It was the late Clifton Chenier, on a visit to the San Francisco area, that grabbed three year old Andre by the arms and declared him a future accordion player. A young Thierry was forever impressed by Chenier, and would later use his music as an inspiration for his musical studies. But it was local musician Billy Wilson (currently a member of MotorDude Zydeco) that gave him his first accordion. Over the coming years, Thierry would largely teach himself to play the accordion by listening to Chenier’s music. His wealth of natural talent was quickly moulded into shape and by the age of 12 he had formed his own band, Zydeco Magic. Even at that young age, Thierry’s ability and talent were recognised and embraced by other acts in Northern California. In no short order, he was invited to play alongside some of the greatest visiting Louisiana bands and local Zydeco groups including John Delafose, Geno Delafose, the California Cajun Orchestra, MotorDude Zydeco, and Zydeco Flames. As Thierry’s exposure increased, his repertoire grew. Over time, he was able to master a variety of accordions such as the single, double, and triple row as well as the piano key. His musical talents were not confined to playing the accordion. As he got older and gained experience, he began to venture into songwriting and even gained proficiency in other instruments including the bass guitar, rhythm guitar, and drums.

California Raised with Roots in Louisiana

It was not Thierry’s skill with the accordion alone that helped him become the Zydeco legend he is, even at the still young age of 34. Instead, it was the grooming of his parents and grandparents. With both previous generations born and raised in Louisiana, it was impossible f or Thierry to escape his French Creole roots. Throughout his youth and his studies, his parents and grandparents made sure that Thierry remained in touch with his Creole heritage. This was made possible not solely because of the string of Zydeco artists staying with his grandparents while visiting California, but because of his family’s tight knit culture. His parents and grandparents believed that Thierry should never lose sight of who he was culturally. He may have been a Californian by birth, but he was a Creole by blood. As a result of their deep involvement in Thierry’s life, he is able to write and perform songs in original French Creole as well as English, and, as he has matured, has developed a truly rich and soulful voice.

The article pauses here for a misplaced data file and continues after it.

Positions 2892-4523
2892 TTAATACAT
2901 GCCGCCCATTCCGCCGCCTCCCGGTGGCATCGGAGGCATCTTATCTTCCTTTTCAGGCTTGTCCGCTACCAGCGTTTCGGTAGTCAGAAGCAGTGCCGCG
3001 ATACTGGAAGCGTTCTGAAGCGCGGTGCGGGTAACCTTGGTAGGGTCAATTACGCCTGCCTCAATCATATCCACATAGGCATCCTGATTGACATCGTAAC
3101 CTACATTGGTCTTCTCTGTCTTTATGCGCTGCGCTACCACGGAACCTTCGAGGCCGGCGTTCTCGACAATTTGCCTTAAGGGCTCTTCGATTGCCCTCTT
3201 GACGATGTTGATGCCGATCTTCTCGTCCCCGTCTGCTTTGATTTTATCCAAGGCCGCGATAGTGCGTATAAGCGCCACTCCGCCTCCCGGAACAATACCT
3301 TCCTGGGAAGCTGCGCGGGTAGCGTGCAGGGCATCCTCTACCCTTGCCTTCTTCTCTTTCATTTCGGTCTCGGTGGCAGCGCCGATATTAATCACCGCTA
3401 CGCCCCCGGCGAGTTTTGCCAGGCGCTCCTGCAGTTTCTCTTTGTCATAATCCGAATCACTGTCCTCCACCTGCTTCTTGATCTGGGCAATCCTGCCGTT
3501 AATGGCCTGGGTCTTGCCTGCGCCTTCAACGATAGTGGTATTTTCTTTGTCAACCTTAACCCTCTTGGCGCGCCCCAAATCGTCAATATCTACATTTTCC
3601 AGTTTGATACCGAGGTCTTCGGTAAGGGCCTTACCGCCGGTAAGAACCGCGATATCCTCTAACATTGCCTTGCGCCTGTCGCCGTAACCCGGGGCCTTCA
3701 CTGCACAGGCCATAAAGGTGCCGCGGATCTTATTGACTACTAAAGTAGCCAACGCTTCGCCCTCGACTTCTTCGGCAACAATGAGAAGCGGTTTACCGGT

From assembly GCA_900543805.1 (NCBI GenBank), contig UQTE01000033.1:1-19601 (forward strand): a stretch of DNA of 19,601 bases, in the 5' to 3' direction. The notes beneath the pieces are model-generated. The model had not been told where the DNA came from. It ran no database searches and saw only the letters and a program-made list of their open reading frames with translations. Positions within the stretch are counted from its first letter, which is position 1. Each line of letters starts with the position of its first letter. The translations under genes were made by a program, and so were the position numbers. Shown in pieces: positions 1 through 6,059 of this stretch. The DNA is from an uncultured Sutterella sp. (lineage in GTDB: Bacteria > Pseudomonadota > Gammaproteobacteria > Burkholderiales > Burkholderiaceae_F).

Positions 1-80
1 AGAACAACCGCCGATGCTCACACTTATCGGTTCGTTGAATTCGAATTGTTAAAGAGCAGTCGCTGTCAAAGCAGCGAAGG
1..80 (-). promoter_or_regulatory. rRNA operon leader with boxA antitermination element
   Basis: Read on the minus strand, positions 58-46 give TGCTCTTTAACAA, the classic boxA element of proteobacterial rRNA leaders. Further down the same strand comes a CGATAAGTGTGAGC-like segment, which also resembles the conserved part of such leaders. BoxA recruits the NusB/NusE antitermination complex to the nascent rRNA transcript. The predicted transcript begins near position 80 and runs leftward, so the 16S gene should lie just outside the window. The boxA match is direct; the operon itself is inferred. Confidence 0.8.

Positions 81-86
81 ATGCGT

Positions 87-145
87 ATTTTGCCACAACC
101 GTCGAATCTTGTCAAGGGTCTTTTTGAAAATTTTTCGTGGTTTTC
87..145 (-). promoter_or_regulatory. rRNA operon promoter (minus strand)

Accolades and Future

Thierry has reached great heights already in his young career. As an artist, he has managed to blend traditional Zydeco with more modern approaches to the genre. He is capable of laying down a traditional, soulful slow song or a fast paced kinetic groover with equal talent and skill. His fusion of Zydeco’s past with its present and future have propelled him to the top of his genre, he was 2012 GRAMMY Nominated in the Best Regional Roots Music Category and his band was awarded the West Coast Blues Hall of Fame award in 2008 and 2012 for its exceptional presence in the Zydeco genre. It is no suprise that Andre is in high demand across the country at some of the most known live music venues and festivals in the USA.

Andre Thierry a name highly regarded amongst industry figures and fans throughout the music scene. True to his Creole culture and for his love of music he has crafted a career well beyond his years as an artist. At a very young age, he embarked on a path with distinctive knowledge, soulful energy, captivating audiences with his traditional and “Alternative Creole” music.

Andre Thierry playing a Cajun accordion. Photo: Matt Beardsley, Creative

Andre Thierry playing a Cajun accordion. Photo: Matt Beardsley, Creative